Lisa Osofsky, the new Director of the UK's Serious Fraud Office (SFO), announced the closure of its Rolls-Royce and GlaxoSmithKline cases at the end of last month.
The SFO's investigation into the car maker opened in 2013 and resulted in a Deferred Prosecution Agreement, and a £497,250,000 fine, in respect of practices of bribery and corruption by Rolls-Royce to win business in Indonesia, Thailand, India, Russia, Nigeria, China and Malaysia. The SFO has now announced that it will not be pursing any related prosecutions of individuals. The SFO has also dropped it case against the pharmaceutical company investigation, that had focused on commercial practices, its subsidiaries and associated persons going back to 2014.
In the SFO's press statement Ms Osofsky said: “After an extensive and careful examination I have concluded that there is either insufficient evidence to provide a realistic prospect of conviction or it is not in the public interest to bring a prosecution in these cases. In the Rolls-Royce case, the SFO investigation led to the company taking responsibility for corrupt conduct spanning three decades, seven jurisdictions and three businesses, for which it paid a fine of £497.25m. I am thankful for the work of colleagues and the assistance of domestic and international partners.”
It is thought that the closure of the cases, plus a few others that are not in the public domain, is part of an effort by the new Director to streamline the SFO's caseload so that it can focus its resources on prosecuting those cases with a prospect of success. It is continuing several large investigations, including an investigation into allegations of fraud, bribery and corruption in the civil aviation business of Airbus Group, and an investigation into allegations of fraud, bribery and corruption around the acquisition of substantial mineral assets by Kazakh mining company ENRC (click here for our related ENRC article).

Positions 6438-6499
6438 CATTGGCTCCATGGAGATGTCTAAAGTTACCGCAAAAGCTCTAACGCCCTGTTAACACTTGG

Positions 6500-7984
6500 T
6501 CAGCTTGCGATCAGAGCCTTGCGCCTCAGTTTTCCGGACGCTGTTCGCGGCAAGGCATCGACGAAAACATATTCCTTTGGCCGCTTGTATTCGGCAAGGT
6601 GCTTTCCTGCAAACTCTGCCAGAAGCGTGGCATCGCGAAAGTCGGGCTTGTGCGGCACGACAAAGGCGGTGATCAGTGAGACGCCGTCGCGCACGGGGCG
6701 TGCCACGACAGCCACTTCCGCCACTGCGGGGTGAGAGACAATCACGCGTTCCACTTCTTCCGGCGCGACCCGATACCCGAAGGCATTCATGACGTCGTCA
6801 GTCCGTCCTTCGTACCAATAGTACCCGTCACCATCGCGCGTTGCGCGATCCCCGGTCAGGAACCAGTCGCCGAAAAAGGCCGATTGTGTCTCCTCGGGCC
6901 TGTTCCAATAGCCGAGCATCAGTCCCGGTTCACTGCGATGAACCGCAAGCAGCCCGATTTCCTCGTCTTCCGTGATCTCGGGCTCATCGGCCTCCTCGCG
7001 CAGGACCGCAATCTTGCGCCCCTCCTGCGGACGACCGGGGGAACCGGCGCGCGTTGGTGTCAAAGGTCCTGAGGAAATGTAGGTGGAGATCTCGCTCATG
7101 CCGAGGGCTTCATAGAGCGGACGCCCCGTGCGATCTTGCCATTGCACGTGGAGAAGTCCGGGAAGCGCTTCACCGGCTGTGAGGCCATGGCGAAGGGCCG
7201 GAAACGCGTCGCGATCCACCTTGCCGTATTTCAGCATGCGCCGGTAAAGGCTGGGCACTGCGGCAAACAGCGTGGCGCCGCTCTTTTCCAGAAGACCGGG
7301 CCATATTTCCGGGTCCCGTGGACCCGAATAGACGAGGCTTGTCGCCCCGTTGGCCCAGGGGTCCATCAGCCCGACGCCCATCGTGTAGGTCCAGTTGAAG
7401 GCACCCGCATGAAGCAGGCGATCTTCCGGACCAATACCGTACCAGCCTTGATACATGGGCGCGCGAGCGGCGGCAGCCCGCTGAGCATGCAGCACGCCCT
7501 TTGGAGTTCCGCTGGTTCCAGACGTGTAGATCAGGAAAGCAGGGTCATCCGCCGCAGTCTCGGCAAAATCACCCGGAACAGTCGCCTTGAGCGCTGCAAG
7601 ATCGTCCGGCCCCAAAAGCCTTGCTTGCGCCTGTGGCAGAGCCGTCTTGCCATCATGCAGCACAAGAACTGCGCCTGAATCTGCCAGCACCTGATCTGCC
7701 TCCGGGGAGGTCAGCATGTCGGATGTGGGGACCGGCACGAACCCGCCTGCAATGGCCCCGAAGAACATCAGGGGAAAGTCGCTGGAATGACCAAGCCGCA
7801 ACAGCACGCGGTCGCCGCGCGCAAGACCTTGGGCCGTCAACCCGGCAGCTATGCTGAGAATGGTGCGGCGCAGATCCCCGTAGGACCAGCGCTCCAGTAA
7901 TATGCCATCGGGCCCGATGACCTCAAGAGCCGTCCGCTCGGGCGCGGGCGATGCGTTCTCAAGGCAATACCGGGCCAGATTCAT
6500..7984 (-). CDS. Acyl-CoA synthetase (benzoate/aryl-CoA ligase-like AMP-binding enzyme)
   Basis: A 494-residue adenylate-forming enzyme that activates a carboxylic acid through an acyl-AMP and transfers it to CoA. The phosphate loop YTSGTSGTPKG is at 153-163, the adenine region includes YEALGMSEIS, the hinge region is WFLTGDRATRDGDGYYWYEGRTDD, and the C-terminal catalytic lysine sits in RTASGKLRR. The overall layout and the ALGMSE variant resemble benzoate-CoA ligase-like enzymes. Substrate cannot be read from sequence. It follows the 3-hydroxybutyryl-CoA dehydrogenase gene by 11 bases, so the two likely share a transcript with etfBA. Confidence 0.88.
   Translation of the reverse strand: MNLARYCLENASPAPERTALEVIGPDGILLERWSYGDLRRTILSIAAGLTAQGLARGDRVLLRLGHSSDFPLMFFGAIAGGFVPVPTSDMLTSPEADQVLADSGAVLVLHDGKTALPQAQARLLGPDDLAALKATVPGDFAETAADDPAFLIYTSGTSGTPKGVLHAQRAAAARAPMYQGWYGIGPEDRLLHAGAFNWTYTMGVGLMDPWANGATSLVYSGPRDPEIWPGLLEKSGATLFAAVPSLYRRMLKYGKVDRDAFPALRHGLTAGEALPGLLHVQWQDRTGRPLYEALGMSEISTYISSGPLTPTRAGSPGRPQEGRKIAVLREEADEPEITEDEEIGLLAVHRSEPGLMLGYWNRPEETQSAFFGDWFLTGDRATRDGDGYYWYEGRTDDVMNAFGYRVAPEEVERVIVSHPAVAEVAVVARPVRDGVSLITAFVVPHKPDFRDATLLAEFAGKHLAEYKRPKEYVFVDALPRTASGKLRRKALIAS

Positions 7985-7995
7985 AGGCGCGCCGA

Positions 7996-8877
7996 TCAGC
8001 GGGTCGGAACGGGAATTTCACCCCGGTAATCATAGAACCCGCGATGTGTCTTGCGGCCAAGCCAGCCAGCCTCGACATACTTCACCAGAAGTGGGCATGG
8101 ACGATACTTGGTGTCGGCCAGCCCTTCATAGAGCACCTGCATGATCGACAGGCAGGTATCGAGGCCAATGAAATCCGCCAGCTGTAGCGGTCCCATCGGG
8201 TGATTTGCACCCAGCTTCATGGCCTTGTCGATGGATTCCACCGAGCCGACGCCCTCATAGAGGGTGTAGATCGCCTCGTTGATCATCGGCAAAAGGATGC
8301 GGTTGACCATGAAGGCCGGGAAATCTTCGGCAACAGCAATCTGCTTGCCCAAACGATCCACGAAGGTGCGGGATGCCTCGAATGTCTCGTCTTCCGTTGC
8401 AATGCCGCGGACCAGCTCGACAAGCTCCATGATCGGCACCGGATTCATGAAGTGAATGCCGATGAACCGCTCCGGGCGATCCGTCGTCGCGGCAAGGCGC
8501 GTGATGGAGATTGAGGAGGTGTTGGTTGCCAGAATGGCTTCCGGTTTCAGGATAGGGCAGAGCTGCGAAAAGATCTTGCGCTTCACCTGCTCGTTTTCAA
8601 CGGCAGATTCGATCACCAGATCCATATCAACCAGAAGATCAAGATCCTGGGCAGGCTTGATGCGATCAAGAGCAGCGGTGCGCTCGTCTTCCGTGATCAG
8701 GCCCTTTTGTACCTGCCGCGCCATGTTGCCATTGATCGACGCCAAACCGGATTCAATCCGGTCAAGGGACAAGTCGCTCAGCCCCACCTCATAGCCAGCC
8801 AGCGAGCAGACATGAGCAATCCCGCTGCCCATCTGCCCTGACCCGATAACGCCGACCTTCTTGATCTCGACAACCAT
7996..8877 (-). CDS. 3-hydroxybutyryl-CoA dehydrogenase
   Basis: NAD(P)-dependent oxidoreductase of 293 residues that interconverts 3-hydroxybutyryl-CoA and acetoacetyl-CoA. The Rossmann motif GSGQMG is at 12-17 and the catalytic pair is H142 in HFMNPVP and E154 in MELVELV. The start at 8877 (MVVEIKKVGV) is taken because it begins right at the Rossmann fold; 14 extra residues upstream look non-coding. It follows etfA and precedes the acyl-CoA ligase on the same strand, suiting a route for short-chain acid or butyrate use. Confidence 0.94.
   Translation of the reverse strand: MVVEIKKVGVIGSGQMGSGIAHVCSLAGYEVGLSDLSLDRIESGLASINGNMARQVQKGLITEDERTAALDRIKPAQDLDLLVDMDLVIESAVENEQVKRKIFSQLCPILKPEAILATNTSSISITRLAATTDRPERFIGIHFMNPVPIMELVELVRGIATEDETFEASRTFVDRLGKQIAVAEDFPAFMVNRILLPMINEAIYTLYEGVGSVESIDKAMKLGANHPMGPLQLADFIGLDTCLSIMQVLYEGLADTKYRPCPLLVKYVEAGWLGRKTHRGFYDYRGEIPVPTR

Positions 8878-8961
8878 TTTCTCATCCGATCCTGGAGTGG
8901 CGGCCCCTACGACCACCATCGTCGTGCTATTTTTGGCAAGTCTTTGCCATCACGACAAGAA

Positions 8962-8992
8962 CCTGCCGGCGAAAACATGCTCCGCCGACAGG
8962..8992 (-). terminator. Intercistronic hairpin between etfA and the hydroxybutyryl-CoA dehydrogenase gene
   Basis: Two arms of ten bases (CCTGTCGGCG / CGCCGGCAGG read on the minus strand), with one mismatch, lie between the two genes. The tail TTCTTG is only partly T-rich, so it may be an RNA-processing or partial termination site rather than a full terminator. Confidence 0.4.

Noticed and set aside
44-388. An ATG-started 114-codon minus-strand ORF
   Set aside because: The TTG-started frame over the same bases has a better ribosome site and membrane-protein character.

The news from the SFO is a timely reminder of the types of prosecutions that government agencies are willing to investigate, and it is worth reminding ourselves that Guernsey businesses are not immune from being part of such investigations. Engagement in bribery and other corrupt practices are serious offences under the Prevention of Corruption (Bailiwick of Guernsey) Law, 2003, punishable by imprisonment of up to 7 years and an unlimited fine; and, the UK Bribery Act 2010 has extra-territorial reach both for UK companies operating abroad and for overseas companies with a presence in the UK.
As your firm gears up to adapt to the revisions to the Bailiwick’s Anti-Money Laundering and Countering the Financing of Terrorism regime, which come into effect on 31 March 2019, it would be wise to factor in reviewing and updating (as necessary), its policies and procedures relating to bribery and corruption.